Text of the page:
When Amazon Erased My Book

First Things

Ryan T. Anderson

When Amazon Erased My Book

My book When Harry Became Sally: Responding to the Transgender Moment was released exactly three years ago. It was attacked twice on the New York Times op-ed page. The Washington Post ran a hit piece on it that was riddled with errors. It was obvious the critics hadn’t read the book. But they were threatened by it and wanted to discredit it lest anyone pick it up and learn from it.

Now, three years after publication, in the same week that the House of Representatives plans to ram through the Equality Act—a radical transgender bill amending the Civil Rights Act of 1964—Amazon has erased my book opposing gender ideology from its cyber shelves.

The people who did read the book discovered that it is an accurate and accessible presentation of the scientific, medical, philosophical, and legal debates surrounding the trans phenomenon. Yes, it advances an argument against transgender ideology from a viewpoint. But it doesn’t get any facts wrong, and it doesn’t engage in heated rhetoric. 

Moreover, it was praised by experts: the former psychiatrist-in-chief at Johns Hopkins Hospital, a longtime psychology professor at NYU, a professor of medical ethics at Columbia Medical School, a professor of psychological and brain sciences at Boston University, a professor of neurobiology at the University of Utah, a distinguished professor at Harvard Law School, an eminent legal philosopher at Oxford, and a professor of jurisprudence at Princeton. . . [Full text]

Indigenous Peoples Should Not Be Compelled to Provide or Facilitate Medical Assistance in Dying

Letter to Canadian Senators, Elected Federal & Provincial Leaders, and Regulators

Tyler White, Graydon Nicholas, Nick Sibbeston, Alika Lafontaine, Lana R. Potts, Rosella Kinoshameg, Bob Sutherland, Troy Hunter, Howard Jolly, Rennie Nahanee, Kenny Blacksmith, Travis Gladue-Beauregard, Karen Sibbeston, Vincent Solomon, Barry C. Maracle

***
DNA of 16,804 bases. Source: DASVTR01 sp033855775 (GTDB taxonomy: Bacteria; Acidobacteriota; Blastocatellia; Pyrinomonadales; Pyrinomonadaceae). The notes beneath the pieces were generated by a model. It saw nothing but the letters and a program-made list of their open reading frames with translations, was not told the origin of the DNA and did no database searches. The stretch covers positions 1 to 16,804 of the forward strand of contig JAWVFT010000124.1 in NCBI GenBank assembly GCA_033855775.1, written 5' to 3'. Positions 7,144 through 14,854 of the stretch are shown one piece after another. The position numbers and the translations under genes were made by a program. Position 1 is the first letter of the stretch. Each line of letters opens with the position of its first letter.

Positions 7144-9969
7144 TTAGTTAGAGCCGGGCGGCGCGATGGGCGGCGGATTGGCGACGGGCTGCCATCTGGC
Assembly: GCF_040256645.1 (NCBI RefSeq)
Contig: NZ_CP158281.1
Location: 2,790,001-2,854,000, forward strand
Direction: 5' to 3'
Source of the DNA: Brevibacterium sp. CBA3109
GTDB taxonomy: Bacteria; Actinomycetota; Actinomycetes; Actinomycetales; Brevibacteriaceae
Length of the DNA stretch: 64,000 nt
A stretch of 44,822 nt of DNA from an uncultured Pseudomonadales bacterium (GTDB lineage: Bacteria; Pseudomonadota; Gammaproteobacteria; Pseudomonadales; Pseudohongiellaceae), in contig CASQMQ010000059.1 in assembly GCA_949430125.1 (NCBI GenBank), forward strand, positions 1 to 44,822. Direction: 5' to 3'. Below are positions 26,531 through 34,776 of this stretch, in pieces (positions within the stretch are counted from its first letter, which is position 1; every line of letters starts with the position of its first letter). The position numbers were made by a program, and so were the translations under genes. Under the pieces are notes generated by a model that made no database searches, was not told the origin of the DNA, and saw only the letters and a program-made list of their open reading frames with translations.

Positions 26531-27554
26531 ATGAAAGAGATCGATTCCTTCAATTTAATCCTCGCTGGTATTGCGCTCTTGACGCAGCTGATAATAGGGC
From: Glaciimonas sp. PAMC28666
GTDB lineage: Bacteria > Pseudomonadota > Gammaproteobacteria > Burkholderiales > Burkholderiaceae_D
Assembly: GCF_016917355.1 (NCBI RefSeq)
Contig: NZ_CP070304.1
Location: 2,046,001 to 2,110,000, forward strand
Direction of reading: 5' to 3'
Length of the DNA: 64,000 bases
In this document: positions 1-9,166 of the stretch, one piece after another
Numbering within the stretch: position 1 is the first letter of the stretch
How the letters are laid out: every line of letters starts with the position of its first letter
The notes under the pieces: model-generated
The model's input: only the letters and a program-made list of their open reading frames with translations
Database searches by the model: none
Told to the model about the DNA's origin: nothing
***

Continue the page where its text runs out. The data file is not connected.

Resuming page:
As Indigenous people in Canada, we have grave concerns over the implications of Bill C-7 on our communities.

The expansion of “Medical Assistance in Dying” (MAiD) beyond those whose death is foreseeable will have a lasting impact on our vulnerable populations. Not only has the consultation of Bill C-7 with our leaders been inadequate, it has not taken into account the existing health disparities and social inequalities we face compared to non-Indigenous people.

As sovereign nations in Canada, we have a right in determining how health services will be delivered in our communities, and the Government of Canada has a responsibility to respect this relationship.

Bill C-7 goes against many of our cultural values, belief systems, and sacred teachings. The view that MAiD is a dignified end for the terminally ill or those living with disabilities should not be forced on our peoples.

Given our history with the negative consequences of colonialism and the involuntary imposition of cultural values and ideas, we believe that people should not be compelled to provide or facilitate in the provision of MAiD. Furthermore, our population is vulnerable to discrimination and coercion in the healthcare system, and should be protected against unsolicited counsel regarding MAiD.

These civil measures should extend to all Canadians.

Regardless of one’s opinion of MAiD, the right to self-determination and to act on one’s conscience is recognized as a fundamental freedom in all peoples. We call on the Government of Canada to recognize the value of Aboriginal healing practices by respecting Indigenous peoples’ right to self-determination in spiritual matters, including the right to practise our own traditions and customs when supporting those who are dying, without discrimination in the health care system.